The other major option, probably more likely than an eligibility age change in this round of attacks on Social Security goes by the name of "chained CPI." It incorporates an assumption that the older one gets, the less inflation adjustment is required. This is also a very significant benefits reduction. Since women tend to live longer than men, it will hit elderly women additional hard.
Social Security Works is a good web resource on the defense of the Social Security program.
Cutting Social Security benefits is a really, really bad idea.
The American Association of Retired People (AARP) has a news and resource page for Medicare. (AARP sells Medicare supplemental health insurance; we have to keep in mind that this could affect AARP's perspective on Medicare benefits proposals.) This article from last spring gives a summary of how proposed changes could affect people's lives: Patricia Barry, What’s in Store for Medicare? Pros and cons of current proposals to change it AARP Bulletin 06/062012.
Raising the eligibility age is a favorite idea of Medicare opponents. Barry explains, "This proposal would increase other health care spending — especially costs for employer health plans and Medicaid — and uninsured people would pay full costs for a longer time. Medicare premiums would rise due to fewer people in the program to share costs."
In addition, it would effectively force people who could otherwise retire to work longer to keep their employer-provided health insurance. It could also make people postpone getting care for major condition - and by 65, most people have some significant health condition that requires some type of continual care - until they can get Medicare. Obamacare would reduce the seriousness of the latter problem but won't eliminate it. People who don't have employer-provided health insurance could wind up paying significant premiums for policies with high deductibles. And to the extent that Medicaid benefits are cut back at the same time, that would exacerbate the problem.
For a number of years now, health care economists have been projecting an unsustainable increase in the cost of health care, which often affects Medicare. It's important to remember that even if that is the case, cutting Medicare benefits will not control overall health care costs in the US economy. Medicare cost issues are a function of the larger rise in health care costs, not vice versa.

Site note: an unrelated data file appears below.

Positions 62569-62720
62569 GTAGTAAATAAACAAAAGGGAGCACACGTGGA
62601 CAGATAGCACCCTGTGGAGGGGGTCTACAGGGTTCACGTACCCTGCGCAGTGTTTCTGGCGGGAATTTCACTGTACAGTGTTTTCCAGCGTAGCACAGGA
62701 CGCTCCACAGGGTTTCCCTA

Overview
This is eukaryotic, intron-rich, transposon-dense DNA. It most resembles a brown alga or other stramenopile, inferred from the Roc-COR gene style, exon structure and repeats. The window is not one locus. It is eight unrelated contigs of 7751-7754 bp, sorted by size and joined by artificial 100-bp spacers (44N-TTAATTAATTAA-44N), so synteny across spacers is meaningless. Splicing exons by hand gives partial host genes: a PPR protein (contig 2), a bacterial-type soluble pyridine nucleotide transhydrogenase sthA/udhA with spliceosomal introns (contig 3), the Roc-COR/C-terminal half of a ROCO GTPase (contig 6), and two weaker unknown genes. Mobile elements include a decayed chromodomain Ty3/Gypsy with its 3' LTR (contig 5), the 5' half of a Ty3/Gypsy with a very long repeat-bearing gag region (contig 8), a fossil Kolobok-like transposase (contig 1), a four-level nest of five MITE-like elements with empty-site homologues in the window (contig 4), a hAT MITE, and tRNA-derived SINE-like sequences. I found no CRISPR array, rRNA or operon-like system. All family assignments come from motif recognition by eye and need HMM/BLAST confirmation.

However, even that assumption of rising health care costs, which Medicare opponents use narrowly to argue for cutting benefits or abolishing Medicare altogether, is now coming into question. Dean Baker explains in Is the Budget "Crisis" History? Truthout 10/29/2012:
However, it now looks like health care costs may not be following the path assumed by the CBO and other official forecasters. The GDP data for the third quarter released last week showed that real spending on health care fell for the second consecutive quarter and that nominal spending grew at just a 0.5 percent annual rate.The Center for Medicare Advocacy (CMA) is a web resource for information on the program and attempts to cut it.
In fact, the rate of growth of health care spending has been remarkably muted for several years. Nominal spending on health care services has risen by just 4.5 percent over the last year and a half. This compares to an 11 percent increase in overall consumption spending during the same period. Spending had been projected to grow at nearly twice this rate.
While it is still too early to draw definitive conclusions, it seems that health care costs in the United States may actually be stabilizing. If this pattern continues, then we won't have a long-term deficit problem. If our health care costs were in line with those in other countries, we would be looking at projections of long-term budget surpluses.
Cutting Medicare benefits is a really, really bad idea.
Tags: grand bargain, medicaid, medicare, social security